The Supreme Court upheld “Obamacare” because Chief Justice Roberts changed his mind. (It seems that “Obamacare” is no longer a pejorative.) In this curious situation, a stalwart of the Federalist Society has become a Big Player in healthcare markets.
A Big Player is a powerful actor who uses discretion to influence a market. In the long run, Big Players are government entities or the creations thereof. They are discretionary actors whose personal discretionary choices supplant known and simple rules. In other words, Big Players substitute the rule of men for the rule of law. The great theorist of the rule of law, A.V. Dicey, said in an important remark that the rule of law “means, in the first place, the absolute supremacy or predominance of regular law as opposed to the influence of arbitrary power, and excludes the existence of arbitrariness, of prerogative, or even of wide discretionary authority on the part of the government.”
Roberts has become a Big Player, and yet the Federalist Society is against that sort of thing. It is committed to the rule of law. Its attitude to the role of the courts is expressed in a passage from Federalist 78: “It can be of no weight to say that the courts, on the pretense of a repugnancy, may substitute their own pleasure to the constitutional intentions of the legislature…. The courts must declare the sense of the law; and if they should be disposed to exercise WILL instead of JUDGMENT, the consequence would equally be the substitution of their pleasure to that of the legislative body.” But the “judgment” of Justice Roberts in this case seems to be very much an “exercise” of his “will.”
Should we therefore castigate Roberts as a hypocrite or ideologue? I don’t think so.
The problem is not that Roberts secretly wishes to impose his personal will on the law. Indeed, the decision seems to be the most restrained possible. It was hardly an instance of “judicial activism” or “legislating from the bench” given Robert’s presumptive political opposition to Obamacare. The problem arises when sweeping measures such as the Affordable Care Act come before the Court. Such laws are ambiguous. They open up new and unexplored legal territory. And they give discretionary authority to bodies empanelled by the legislature. Obamacare, for example, creates the possibility of “waivers” exempting organizations (“temporarily” we are told) form the provisions of the act. In other words, sweeping measures such as Obamacare create legal ambiguity.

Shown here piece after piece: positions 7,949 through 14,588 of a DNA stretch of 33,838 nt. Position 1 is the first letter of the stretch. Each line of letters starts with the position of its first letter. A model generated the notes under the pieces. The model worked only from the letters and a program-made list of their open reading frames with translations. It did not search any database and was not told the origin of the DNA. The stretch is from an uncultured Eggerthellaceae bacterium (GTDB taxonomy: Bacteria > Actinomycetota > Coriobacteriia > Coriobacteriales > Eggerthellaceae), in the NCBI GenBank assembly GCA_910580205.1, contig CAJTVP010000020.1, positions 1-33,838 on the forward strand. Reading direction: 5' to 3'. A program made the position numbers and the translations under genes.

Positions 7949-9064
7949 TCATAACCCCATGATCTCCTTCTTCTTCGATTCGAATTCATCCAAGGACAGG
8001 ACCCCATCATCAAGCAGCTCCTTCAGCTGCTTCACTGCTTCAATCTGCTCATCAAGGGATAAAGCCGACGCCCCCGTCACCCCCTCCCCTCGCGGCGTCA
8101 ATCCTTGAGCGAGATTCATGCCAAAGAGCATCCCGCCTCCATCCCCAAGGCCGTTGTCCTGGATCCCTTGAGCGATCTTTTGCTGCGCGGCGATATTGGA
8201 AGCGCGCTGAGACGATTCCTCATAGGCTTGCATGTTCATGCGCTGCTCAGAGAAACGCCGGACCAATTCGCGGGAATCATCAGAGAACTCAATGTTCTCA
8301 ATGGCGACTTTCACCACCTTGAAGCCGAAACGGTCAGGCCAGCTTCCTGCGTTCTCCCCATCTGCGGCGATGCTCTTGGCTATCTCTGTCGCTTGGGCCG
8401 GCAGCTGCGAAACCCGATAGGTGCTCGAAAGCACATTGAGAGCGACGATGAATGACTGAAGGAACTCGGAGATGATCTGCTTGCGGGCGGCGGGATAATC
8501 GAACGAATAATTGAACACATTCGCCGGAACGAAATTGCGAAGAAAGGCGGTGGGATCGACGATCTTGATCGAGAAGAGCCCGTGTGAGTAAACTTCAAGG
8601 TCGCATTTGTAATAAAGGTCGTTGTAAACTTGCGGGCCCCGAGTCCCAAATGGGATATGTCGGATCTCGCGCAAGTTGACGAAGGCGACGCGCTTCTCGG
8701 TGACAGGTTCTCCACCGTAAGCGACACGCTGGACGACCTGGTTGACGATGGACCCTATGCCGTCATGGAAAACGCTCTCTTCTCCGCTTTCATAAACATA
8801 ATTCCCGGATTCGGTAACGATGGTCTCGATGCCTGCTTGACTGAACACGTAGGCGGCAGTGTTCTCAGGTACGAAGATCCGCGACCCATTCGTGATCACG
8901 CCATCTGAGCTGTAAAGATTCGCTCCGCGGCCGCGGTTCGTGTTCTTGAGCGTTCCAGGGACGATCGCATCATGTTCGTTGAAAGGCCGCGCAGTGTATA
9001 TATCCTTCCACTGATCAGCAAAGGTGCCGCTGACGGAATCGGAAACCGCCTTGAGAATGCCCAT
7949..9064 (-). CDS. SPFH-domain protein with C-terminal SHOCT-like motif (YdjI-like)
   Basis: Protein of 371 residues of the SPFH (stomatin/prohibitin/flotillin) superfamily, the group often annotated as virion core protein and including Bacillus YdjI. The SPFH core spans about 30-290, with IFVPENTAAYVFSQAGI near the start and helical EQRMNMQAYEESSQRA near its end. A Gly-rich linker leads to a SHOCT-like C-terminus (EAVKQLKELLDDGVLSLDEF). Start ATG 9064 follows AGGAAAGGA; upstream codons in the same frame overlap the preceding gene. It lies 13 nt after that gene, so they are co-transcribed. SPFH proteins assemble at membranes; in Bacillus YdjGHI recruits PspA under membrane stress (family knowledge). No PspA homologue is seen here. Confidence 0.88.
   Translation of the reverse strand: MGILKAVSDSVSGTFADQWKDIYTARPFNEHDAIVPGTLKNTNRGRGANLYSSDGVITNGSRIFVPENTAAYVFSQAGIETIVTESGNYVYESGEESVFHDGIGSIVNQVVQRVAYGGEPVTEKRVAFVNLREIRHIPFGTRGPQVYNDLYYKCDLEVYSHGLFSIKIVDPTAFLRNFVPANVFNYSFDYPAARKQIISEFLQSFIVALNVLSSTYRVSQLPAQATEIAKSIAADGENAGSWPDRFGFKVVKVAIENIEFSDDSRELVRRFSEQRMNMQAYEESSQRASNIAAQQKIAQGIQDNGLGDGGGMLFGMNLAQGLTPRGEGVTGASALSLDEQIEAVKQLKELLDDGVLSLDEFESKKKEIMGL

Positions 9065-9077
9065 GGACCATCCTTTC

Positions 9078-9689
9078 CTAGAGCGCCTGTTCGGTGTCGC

When an ambiguous measure comes before the Court it is hardly a simple matter to predict what decision the Court come to. The law is big and important; we are all affected by it. But the law is also ambiguous, creating unpredictable rights, responsibilities, prohibitions, and liabilities. The Court is obliged to wade through it all and render its best – and most decidedly unpredictable – decision. Much hangs in the balance, and the Court cannot be relieved of its responsibility once the case is brought before it. The ambitions and ambiguity of the law force the court to play the role of Big Player.
When legislation makes more incremental changes, the judgment of a court in supporting or rejecting the law has a much smaller impact on the lives of the people. It is easier to adjust to small legal innovations than to anticipate and respond to major legal innovations. Even capricious judges exercise little Big Player influence since their decisions can be reversed by other judges or by re-crafted legislation.
But once we allow the political system to generate the sort of grand, highly ambitious, and interventionist legislation represented by the Affordable Care Act, it is no longer possible to avoid Big Player influence. Even Supreme Court Justices become Big Players. In other words, the very existence of such ambitious legislation violates the rule of law. The rule of law is compatible with the limited government, but not the nanny state.